David Prosser: Sir Mervyn spells it out: the European Central Bank cannot ride to the rescue
Outlook: Anyone who needs a back-to-basics primer on why the European Central Bankcannot simply wade into the eurozone crisis to save the day by buying up all the debt that Italy, Spain and the rest need to issue could do worse than reading the remarks made by Sir Mervyn King yesterday.
Being a "lender of last resort", said the Bank of England's Governor, "is a million miles away from the ECBbuying sovereign debt of national countries, which is used and seen as a mechanism for financing the current account deficit of those countries, whichinevitably, if things go wrong, will create liabilities for the surplus countries".
Sir Mervyn's point, in case that's not clear enough, is that the ECB's backers, the member states of the eurozone, will incur losses if their central bank makes loans on which borrowers subsequently default. The ECB should not be lending to the eurozone's cash-strapped countries because to do so wouldexpose all member states, including those not in financial difficulty, topotential losses.
One can quite understand why governments in countries such as Germany might be prepared to accept the risk. For Angela Merkel, lending via the ECB is a much less visible commitment than asking German taxpayers to subsidise the periphery directly, even if theexposure is really no different. But it really should not be the job of the European Central Bank – or any other central bank for that matter, which may be why Sir Mervyn was so keen to offer support yesterday – to step in where national governments are afraid to tread for political reasons.
What does that mean for the current impasse in the eurozone? Broadly, it means over to you Ms Merkel. Italy's new Prime Minister Mario Monti and his technocratic cabinet will no doubt do their best to convince the markets that the eurozone's third biggest economy can get on top of its debt pile. In Spain, we will know more about the outlook following the general election this coming weekend.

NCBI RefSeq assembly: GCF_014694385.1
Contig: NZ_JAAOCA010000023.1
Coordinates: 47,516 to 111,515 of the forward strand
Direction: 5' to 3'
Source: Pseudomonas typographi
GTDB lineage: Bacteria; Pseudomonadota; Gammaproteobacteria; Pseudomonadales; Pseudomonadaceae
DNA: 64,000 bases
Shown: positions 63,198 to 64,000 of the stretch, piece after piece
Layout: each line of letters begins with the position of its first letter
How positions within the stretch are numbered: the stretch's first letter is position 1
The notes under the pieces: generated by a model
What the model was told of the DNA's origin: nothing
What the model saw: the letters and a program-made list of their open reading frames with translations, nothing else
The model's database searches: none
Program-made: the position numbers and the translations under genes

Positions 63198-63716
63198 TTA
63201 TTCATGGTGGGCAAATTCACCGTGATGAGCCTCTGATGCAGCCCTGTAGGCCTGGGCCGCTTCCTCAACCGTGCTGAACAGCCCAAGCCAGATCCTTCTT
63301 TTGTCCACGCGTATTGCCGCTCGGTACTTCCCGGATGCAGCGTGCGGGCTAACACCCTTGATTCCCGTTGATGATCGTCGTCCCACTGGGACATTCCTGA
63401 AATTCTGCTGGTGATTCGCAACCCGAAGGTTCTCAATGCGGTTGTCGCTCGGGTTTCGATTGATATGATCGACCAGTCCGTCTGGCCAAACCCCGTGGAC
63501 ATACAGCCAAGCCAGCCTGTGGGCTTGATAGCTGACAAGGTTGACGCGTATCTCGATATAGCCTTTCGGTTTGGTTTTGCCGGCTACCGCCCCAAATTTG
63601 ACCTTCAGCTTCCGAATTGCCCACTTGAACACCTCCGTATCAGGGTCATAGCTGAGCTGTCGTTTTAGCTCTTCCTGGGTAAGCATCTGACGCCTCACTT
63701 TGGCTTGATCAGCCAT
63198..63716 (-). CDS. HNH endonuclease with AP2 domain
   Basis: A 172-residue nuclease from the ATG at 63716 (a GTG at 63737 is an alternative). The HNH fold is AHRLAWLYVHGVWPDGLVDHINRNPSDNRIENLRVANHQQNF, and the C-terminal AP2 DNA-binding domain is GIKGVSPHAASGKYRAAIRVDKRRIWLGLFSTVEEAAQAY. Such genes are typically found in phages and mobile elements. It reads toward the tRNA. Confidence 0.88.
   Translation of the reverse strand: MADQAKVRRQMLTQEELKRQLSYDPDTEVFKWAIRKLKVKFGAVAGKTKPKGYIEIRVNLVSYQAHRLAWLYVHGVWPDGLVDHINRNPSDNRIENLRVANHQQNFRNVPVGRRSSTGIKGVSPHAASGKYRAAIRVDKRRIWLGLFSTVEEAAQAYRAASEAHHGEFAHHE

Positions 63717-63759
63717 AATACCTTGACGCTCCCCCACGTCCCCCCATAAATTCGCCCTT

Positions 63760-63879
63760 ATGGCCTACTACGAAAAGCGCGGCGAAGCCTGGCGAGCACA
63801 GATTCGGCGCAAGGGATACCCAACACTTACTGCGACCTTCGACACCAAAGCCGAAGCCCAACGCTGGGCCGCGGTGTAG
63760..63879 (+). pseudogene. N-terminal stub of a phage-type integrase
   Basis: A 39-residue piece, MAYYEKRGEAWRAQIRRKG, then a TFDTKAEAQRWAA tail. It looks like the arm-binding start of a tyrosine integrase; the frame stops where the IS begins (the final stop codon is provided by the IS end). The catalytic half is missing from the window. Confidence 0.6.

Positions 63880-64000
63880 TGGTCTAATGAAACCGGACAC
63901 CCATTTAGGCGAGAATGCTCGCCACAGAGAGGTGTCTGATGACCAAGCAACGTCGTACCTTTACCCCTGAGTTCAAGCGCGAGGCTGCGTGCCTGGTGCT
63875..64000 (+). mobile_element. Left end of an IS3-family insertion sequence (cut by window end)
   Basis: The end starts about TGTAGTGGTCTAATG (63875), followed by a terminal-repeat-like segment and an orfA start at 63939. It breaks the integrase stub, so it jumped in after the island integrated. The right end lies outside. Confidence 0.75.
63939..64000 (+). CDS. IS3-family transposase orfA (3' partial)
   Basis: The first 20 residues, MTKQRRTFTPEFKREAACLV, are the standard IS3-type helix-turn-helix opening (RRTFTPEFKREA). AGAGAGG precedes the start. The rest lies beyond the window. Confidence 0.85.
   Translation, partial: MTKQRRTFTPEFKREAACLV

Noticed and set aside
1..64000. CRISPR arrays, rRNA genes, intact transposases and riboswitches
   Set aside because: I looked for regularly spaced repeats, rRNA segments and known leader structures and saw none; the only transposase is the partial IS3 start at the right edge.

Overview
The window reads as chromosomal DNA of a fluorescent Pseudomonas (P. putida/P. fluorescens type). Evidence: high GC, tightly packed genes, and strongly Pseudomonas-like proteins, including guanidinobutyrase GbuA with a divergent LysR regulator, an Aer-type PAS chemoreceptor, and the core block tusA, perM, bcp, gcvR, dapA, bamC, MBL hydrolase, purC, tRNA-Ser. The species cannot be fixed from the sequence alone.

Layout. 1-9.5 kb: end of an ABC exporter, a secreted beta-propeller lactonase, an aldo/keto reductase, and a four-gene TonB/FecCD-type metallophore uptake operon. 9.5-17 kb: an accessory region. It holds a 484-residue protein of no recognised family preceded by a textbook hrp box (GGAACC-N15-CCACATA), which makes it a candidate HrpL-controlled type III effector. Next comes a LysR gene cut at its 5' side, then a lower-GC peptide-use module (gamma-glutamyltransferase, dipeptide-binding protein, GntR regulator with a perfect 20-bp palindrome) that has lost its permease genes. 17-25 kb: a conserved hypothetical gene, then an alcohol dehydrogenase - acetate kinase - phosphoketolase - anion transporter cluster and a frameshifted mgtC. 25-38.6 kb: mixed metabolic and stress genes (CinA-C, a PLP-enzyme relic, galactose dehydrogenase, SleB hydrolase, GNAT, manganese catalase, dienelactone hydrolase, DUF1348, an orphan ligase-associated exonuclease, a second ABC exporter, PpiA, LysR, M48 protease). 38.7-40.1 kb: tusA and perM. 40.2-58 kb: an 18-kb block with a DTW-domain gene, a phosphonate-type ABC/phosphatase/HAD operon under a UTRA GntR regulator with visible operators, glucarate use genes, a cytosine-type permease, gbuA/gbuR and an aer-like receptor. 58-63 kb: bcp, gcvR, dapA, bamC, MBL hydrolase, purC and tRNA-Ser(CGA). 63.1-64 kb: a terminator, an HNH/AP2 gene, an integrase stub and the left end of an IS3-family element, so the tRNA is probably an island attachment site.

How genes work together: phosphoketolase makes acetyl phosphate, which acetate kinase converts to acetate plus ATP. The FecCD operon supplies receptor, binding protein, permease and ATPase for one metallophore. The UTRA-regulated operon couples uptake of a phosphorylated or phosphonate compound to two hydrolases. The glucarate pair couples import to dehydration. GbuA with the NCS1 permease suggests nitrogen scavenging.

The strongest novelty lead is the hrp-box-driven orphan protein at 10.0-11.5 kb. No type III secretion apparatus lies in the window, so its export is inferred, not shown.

In both cases, however, bondmarket investors will not lend money at affordable rates unless a credible back-up plan is put in place – a facility to repay them in the event that Italy and Spain prove unable to do so. The ECB, for the reasons Sir Mervyn, pictured, outlined yesterday, cannot be that facility, which leaves only the European Financial Stability Fund. And while it may be able to attract foreign support, one can hardly expect the Chinese, say, to put their hands in their pockets, unless the strongest members of the eurozone have already done so.
And so the brinkmanship continues. Both Spain and Italy have very significant funding requirements in 2012. Ms Merkel, meanwhile, faces a general election in 2013. Is she prepared to put more German money on the line in the knowledge that doing so will damage her chances of re-election a few months later? If not, Ms Merkel may yet be paying for her campaign materials in deutschmarks rather than euros.
Revealed: Stunning new images show gold-plated, ultra-luxurious Riyadh metro station that Saudi king has ordered to be built
World news in pictures
Far-right French historian, 78-year-old Dominique Venner, commits suicide in Notre Dame in protest against gay marriage
Oklahoma tornado latest: Obama pledges support for 'as long as it takes' to rebuild the suburb of Moore
Video emerges of Pope Francis reportedly performing an exorcism
- 1 Gay couple beaten in park urge MPs to moderate language on gay marriage
- 2 Swedes set up 'ultimate Viking movie'
- 3 After woman sells virginity for $780,000, here are the results of our prostitution survey
- 4 China agrees to impose carbon targets by 2016
- 5 Far-right French historian, 78-year-old Dominique Venner, commits suicide in Notre Dame in protest against gay marriage
BMF is the UK’s biggest and best loved outdoor fitness classes
Win anything from gadgets to five-star holidays on our competitions and offers page.
iJobs Money & Business
£850 - £1000 per day: Orgtel: Programme Change Manager - Banking - London - £8...
£180 - £230 per day: Orgtel: Operations Analyst - Leading Bank in the City of ...
£500 per day: Orgtel: A top tier banking client urgently requires Finance Busi...
£425 - £550 per day: Orgtel: Senior Finance Project Manager - £550 - Bristol -...